But the IRA were never terrorists, they were just criminals (although now completely innocent)
That's why we didn't need to have all our phone calls recorded and which TV shows we watch tracked.
And Iran gets .com
Compensation for the shooting down of its airliner
Re: The bible is a book ?
>The Bible's an usual series, in that it started dark and edgy, then got rebooted to light and fluffy.
No it's just a rip off of the Terminator
In part 1 the central character is an all powerful destroyer who doesn't stop wiping out everybody who opposes him
In part 2 he is switched 180deg into a fluffy empathising do-gooder who is there to sacrifice himself to save everyone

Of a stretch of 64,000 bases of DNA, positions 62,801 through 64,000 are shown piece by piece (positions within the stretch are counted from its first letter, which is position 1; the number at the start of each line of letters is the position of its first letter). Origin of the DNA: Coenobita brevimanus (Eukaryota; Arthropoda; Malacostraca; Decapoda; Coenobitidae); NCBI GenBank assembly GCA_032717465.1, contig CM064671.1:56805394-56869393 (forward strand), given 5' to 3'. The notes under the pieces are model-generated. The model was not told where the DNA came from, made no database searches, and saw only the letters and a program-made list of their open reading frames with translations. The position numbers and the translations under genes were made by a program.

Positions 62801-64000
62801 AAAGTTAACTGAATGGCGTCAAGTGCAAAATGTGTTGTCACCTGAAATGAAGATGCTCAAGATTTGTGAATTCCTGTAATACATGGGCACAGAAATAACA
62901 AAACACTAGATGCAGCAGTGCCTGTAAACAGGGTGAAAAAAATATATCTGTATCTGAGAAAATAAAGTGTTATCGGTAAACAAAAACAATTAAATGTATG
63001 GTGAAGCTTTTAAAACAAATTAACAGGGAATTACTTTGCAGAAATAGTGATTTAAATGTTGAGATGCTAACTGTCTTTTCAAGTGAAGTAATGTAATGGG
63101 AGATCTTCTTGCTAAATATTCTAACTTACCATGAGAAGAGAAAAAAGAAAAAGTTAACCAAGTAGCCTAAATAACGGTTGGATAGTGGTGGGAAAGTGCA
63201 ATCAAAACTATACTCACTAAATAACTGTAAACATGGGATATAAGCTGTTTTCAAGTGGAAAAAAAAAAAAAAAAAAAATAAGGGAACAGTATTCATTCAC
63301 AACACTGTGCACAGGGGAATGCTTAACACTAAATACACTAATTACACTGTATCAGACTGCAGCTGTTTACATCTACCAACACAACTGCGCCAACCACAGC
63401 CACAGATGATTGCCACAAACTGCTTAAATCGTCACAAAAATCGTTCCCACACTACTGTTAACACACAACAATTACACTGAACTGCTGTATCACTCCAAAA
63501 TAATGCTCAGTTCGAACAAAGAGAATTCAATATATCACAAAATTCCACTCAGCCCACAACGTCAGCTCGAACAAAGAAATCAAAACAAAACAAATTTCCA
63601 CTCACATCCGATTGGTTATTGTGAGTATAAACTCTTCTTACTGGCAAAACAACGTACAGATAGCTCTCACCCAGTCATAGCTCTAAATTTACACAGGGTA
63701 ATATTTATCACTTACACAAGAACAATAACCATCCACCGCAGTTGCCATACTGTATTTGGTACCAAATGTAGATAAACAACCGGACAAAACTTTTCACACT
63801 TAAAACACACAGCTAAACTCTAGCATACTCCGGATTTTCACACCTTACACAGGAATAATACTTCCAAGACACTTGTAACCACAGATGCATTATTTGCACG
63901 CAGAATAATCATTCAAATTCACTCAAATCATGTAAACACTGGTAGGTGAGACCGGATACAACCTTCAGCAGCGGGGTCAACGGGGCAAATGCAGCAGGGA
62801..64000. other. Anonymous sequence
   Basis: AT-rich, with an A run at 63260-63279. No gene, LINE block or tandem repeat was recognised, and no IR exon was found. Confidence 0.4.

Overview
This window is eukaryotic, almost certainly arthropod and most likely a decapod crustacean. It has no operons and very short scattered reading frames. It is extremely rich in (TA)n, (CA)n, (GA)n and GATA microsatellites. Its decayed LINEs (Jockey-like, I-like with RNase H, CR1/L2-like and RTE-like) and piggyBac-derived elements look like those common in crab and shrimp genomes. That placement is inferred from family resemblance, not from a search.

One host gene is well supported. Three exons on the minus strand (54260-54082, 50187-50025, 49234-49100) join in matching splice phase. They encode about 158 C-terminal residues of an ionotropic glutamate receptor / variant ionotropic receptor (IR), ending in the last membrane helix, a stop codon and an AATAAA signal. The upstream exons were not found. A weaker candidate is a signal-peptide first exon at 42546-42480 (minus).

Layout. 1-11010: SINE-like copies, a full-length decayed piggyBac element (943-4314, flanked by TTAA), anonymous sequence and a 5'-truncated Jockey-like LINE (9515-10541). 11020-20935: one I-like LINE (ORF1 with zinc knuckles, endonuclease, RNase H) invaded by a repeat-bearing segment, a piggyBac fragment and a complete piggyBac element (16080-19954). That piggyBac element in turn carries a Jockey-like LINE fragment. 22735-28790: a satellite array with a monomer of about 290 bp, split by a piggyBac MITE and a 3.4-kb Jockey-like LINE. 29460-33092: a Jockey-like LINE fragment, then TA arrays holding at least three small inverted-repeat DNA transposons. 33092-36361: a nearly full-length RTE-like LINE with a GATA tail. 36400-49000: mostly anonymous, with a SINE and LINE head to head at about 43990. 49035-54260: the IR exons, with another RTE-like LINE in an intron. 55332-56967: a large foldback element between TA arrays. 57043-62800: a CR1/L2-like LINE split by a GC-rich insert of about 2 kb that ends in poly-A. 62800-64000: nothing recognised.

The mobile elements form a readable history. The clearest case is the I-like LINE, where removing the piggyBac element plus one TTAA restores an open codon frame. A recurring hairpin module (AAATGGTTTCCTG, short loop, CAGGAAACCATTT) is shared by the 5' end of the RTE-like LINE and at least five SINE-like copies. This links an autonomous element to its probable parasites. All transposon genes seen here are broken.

They are a computer, they send data across the network to other computers internally and externally.
It's precisely as difficult as securing other computers in your organisation.
Re: No case
Wouldn't this also apply to price labels in a shop?
I can't comparison shop becuase by reading your supermarket's price label I have to agree to your T&Cs
Re: Learning Linux source code off by heart
You can always hire IBM consultants to tell you what Microsoft OS to buy - now that they don't tell you what IBM HW to run it on
Re: More AC pro-MS propaganda.
>And Microsoft make a profit - unlike Amazon.
And my daughter's class bake sale made a profit and GM doesn't - so pink is the best color for a car
Re: Stupid question
>Finding Linux admins willing to take a pay cut to match Windows admin salaries is the hard part.
According to Microsoft the rockstar/Wall St salaries demanded by all Linux sysadmins is what keeps Micosoft's TCO so low. I would love to know which firms they surveyed